3D Golf Kicks Off With Sony
By Kickntrue on 1/14/11
Nine content distributors will be providing their tv viewers with access to The Sony Open in 3D this weekend.
DirecTV, Time Warner Cable, Bright House Networks, Cox Communications, Shaw Communications, Rogers Communications, Blue Ridge Communications and Armstrong Cable Services are scheduled to carry Golf's 3D coverage on Jan. 15 and 16, as is parent Comcast.Those are some pretty huge names which I'm guessing cover well over 50% of the tv viewing audience nationwide. The issue of course- is the 3DTV. While I don't know exact numbers (I'm not sure anyone really does), I do know that 3DTV's haven't exactly been flying off the shelves as expected. Not only do you pay more for the extra dimension- but also needed are very expensive and clunky glasses. Even if you have a 3DTV personally- it's hard to show it off to your friends- unless you're willing to swap glasses- or you've gone out of your way to purchase a few more pairs at over $100/per.
On top of any of the actual hardware issues- there's the big question people have seemed to answer with their wallets- do people even want 3D in the first place? Avatar was great and all (I'm blaming that for all of this 3D hoopla...), but do you really want to watch Barney and the CBS Nightly news like they're sitting in your lap? What do you guys think?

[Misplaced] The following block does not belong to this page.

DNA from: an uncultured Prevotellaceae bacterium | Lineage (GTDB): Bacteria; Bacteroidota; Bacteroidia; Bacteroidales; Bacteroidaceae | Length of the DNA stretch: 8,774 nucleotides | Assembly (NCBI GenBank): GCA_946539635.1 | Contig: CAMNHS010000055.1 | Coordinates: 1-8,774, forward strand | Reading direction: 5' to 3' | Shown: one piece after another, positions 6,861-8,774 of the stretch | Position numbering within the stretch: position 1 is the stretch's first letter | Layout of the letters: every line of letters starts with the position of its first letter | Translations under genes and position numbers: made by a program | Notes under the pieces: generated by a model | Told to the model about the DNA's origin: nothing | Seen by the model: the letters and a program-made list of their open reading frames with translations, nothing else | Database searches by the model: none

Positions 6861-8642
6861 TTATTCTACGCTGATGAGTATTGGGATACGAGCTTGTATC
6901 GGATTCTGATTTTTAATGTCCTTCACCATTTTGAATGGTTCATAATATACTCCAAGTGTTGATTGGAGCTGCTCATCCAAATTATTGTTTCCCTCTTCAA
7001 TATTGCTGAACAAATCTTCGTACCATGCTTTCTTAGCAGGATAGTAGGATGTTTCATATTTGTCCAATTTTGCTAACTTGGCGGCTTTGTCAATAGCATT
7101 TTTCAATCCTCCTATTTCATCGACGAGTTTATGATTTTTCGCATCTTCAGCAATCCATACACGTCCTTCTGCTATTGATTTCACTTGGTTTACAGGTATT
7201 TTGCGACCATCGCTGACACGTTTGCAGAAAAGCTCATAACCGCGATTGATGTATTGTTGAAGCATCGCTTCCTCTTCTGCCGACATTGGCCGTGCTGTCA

I think my opinions are coming through pretty clear- but hey- I want to have an open mind. Some people who've seen sports in 3D say it's awesome. It's "new" in that your brain needs to learn to reprocess some things a bit- but that it really could catch on. I'm open to it- but let's not forget that 3D was "available" in the 70's and people thought it would be the next big thing then- and ... well, it wasn't. You could argue the technology wasn't as good- and I'm sure that's true to some degree- but I just can't help but think the bottom line is- the experience just isn't improved enough to overcome the obstacles.
Are there any oobers with a 3DTV that will be enjoying the Sony Open in a new dimension this weekend?
[ comments ]